[Un]level playing fields : Mini stadia project hits speed bump

Not one sports complex sees light of day in 21 months

Noorwali Shah July 22, 2015
Not one sports complex sees light of day in 21 months. PHOTO: STOCK IMAGE


While Pakistan Peace XI and Khyber-Pakhtunkhwa XI were battling it out for glory at the packed Arbab Niaz Stadium on October 13, 2013, Pakistan Tehreek-e-Insaf Chairman Imran Khan announced his decision to construct mini sports arenas in all tehsils of the province. The announcement met with a roar of jubilation as the city saw its national stars in action after a seven-year hiatus and the decision gave the people hope to see their children rise to the same level through these facilities. However, 21 months later, progress only seems to have been made on paper as not a single stadium has seen the light of day.

According to a document obtained from the Directorate of Sports and Youth Affairs through the K-P Right to Information Act 2013, a total of Rs4.725 billion – Rs3.6 billion for land acquisition and Rs1.125 billion for construction – was set aside for these projects in the PC-1 during the fiscal year 2014-15. At least 47 grounds should have been ready by June this year. However things have not gone according to the plan. The scheme was divided into phases and the total stipulated time was 36 months and no major escalation of costs was expected.

Each facility had a kitty comprising Rs48 million for purchase of land and Rs15 million for development. However, it seems local property owners are not willing to let their children pursue competitive sports. Construction tenders and change of sites have also added fuel to the fire.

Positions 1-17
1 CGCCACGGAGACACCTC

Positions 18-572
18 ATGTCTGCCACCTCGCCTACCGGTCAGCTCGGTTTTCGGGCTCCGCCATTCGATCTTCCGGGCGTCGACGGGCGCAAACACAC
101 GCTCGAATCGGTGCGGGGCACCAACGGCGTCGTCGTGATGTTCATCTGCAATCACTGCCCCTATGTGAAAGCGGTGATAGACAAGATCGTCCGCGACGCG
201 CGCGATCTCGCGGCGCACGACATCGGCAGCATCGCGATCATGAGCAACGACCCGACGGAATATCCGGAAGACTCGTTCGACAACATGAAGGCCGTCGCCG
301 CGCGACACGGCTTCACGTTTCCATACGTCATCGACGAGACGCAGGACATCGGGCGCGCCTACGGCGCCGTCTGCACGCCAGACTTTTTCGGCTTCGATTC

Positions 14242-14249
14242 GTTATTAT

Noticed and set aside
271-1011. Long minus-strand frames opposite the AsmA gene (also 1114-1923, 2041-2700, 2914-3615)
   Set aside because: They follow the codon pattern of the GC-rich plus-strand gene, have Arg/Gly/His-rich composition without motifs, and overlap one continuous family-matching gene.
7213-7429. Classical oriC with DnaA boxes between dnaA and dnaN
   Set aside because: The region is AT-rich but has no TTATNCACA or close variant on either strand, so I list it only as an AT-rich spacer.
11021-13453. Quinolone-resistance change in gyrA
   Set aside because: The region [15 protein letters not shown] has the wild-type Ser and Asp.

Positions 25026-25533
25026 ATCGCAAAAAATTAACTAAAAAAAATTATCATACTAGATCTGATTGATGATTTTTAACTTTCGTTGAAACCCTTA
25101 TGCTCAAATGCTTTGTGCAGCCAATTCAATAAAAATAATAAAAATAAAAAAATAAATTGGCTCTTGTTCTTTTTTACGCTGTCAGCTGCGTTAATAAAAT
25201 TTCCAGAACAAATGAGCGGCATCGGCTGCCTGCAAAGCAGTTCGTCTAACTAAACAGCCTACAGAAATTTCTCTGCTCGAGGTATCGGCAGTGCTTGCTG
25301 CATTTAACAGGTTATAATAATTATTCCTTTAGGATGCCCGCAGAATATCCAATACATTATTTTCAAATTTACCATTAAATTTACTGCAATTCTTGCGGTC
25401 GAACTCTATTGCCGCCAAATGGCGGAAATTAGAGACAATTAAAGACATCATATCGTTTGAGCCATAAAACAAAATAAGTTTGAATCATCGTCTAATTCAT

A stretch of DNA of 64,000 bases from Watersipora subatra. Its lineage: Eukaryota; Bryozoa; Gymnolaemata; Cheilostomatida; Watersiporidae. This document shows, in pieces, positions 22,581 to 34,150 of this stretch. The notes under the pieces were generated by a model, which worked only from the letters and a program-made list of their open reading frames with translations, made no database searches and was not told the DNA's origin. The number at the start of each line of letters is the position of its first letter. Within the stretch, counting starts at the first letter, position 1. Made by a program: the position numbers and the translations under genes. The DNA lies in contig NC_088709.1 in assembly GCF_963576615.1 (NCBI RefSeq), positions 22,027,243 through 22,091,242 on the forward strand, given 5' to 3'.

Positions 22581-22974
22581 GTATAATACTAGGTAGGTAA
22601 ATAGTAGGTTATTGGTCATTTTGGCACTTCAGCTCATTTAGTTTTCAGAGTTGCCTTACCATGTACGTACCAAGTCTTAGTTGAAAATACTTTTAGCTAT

According to a copy of the document available with The Express Tribune, the entire initiative is locally-funded and no foreign investment is expected. Sufficient funds have already been doled out while development is the responsibility of the communication and works department.

“Initially the government is acquiring land measuring 40 kanals in 36 tehsils each,” read the document. “The facilities will have a mini pavilion for 200 people, washrooms, changing rooms and a meeting room. These mini sports stadiums are for football, cricket, hockey basketball and volleyball.”

Facing resistance

According to the document, the office is facing problems in purchasing private land for the playgrounds.

“In various districts, landowners are reluctant to spare their land for playgrounds,” it stated. “They say that the rates offered by the government are very low as it is acquiring the land on compulsory acquisition basis. Locals have approached district courts and started litigation against the move.”

Earlier, it was agreed only private land will be acquired and preference will be given to wasteland. However, following a meeting held on November 12, 2014, it was decided that land belonging to schools, colleges and small playgrounds in local neighbourhoods will be developed into modern sports complexes.

Round two

While little can be said about the on-ground progress in Phase-I, construction of more stadiums is on the cards for the second phase of the project. The documents state one more complex will be set up in DI Khan, four in Swat’s Matta, Kabal, Bahrain and Charbagh areas. Furthermore, government land has been acquired in Shangla and Mardan. Five grounds will be constructed in Lower Dir, two in Upper Dir, Mansehra, Swabi and Buner each. Additionally, Peshawar, Malakand, Upper Kohistan, Abbottabad, Lower Kohistan and Bannu will also have a sports complex each.

The directorate is however facing opposition land acquisition in Prova and Daraban areas of DI Khan, Alpuri in Shangla, Warri in Upper Dir, Judba in Tordher, Allai and Battagram tehsils in Battagram district, Katlang in Mardan, Mandanr in Buner, Havelian in Abbottabad, Pabbi in Nowshera and Domel in Bannu.

Published in The Express Tribune, July 22nd, 2015. 

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